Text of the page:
History, University of Nottingham
By putting material objects such as personal radios, Zippo Lighters and uniforms into conversation with soldier’s letters, diaries and oral histories, this project explores soldiers’ relationship with consumerism within the microcosm of base camp culture. The Material Soldier will unpick the monolithic image of GIs, exhibiting how race, ethnicity and class influenced perceptions of personal identity, empire and the U.S. role in the world; as well as how these objects were negotiated. It contributes to Cold War historiography by detailing the intersections between military service, camp life and consumerism, providing new insights into soldier’s renegotiation of their masculinity through material objects.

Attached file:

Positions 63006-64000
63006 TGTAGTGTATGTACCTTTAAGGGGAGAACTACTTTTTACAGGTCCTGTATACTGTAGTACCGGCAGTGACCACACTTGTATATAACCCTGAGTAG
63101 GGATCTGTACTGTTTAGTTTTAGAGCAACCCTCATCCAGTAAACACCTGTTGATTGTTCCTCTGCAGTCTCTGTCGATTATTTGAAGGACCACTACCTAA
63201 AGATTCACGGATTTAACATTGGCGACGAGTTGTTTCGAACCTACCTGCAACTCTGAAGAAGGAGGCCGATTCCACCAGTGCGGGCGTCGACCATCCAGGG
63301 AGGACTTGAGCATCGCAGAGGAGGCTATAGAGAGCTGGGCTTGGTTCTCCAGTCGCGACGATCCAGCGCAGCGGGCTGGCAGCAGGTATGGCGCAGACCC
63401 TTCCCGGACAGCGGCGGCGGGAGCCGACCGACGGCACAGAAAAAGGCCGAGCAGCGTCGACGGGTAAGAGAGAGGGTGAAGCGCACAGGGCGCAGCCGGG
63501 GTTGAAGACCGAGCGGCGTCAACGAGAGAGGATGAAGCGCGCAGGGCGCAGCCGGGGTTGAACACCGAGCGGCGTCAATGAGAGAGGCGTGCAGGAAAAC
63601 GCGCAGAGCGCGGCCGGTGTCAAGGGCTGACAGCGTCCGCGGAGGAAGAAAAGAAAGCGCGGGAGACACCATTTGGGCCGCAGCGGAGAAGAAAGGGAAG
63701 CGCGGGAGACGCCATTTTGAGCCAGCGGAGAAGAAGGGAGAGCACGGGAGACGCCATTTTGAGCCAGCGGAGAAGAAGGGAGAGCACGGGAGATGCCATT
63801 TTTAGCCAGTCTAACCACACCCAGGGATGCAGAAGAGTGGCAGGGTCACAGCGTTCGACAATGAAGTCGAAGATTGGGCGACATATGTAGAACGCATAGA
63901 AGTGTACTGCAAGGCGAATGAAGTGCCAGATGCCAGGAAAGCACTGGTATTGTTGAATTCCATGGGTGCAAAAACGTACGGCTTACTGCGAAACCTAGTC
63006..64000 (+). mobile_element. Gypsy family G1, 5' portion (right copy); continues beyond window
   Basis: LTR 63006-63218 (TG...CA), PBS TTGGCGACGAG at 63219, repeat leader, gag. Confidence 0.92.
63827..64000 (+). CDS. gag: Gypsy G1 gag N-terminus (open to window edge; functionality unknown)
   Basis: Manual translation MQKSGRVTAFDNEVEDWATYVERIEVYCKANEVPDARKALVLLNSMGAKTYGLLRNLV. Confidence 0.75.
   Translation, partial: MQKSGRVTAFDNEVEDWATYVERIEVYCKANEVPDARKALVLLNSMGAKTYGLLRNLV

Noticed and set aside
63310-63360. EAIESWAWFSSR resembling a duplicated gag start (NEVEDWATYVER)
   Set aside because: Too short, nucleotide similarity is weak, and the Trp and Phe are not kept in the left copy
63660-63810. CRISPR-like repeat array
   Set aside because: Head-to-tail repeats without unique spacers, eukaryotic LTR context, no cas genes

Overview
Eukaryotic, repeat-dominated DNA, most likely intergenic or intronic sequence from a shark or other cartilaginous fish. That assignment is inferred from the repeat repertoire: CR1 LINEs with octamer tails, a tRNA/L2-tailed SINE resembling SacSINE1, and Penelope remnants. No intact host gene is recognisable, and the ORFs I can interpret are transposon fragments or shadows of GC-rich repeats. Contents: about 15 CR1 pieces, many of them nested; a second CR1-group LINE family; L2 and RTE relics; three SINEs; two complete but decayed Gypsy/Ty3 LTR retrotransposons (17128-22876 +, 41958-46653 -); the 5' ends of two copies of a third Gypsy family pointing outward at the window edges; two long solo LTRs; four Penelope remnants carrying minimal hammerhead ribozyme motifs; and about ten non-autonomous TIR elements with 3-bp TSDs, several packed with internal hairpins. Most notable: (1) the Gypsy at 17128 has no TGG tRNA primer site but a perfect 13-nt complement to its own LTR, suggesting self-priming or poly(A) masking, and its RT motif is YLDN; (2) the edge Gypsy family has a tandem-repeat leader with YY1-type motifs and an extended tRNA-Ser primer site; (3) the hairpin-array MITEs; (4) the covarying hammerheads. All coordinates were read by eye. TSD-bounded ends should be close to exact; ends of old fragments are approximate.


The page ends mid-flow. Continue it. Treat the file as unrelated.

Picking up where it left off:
The project will trace GIs’ exposure from the childhood connections they felt to toy weaponry in the “Consumers’ Republic” of the 1950s to the customisation of military-issued items in Vietnamese Base Camps. This research is the first project to elucidate the identity and beliefs of GIs through the objects they engaged with, offering new perspectives on military service, how America hoped to reshape life in Vietnam, American citizenship, transnational consumerism, as well as GI’s political and social views.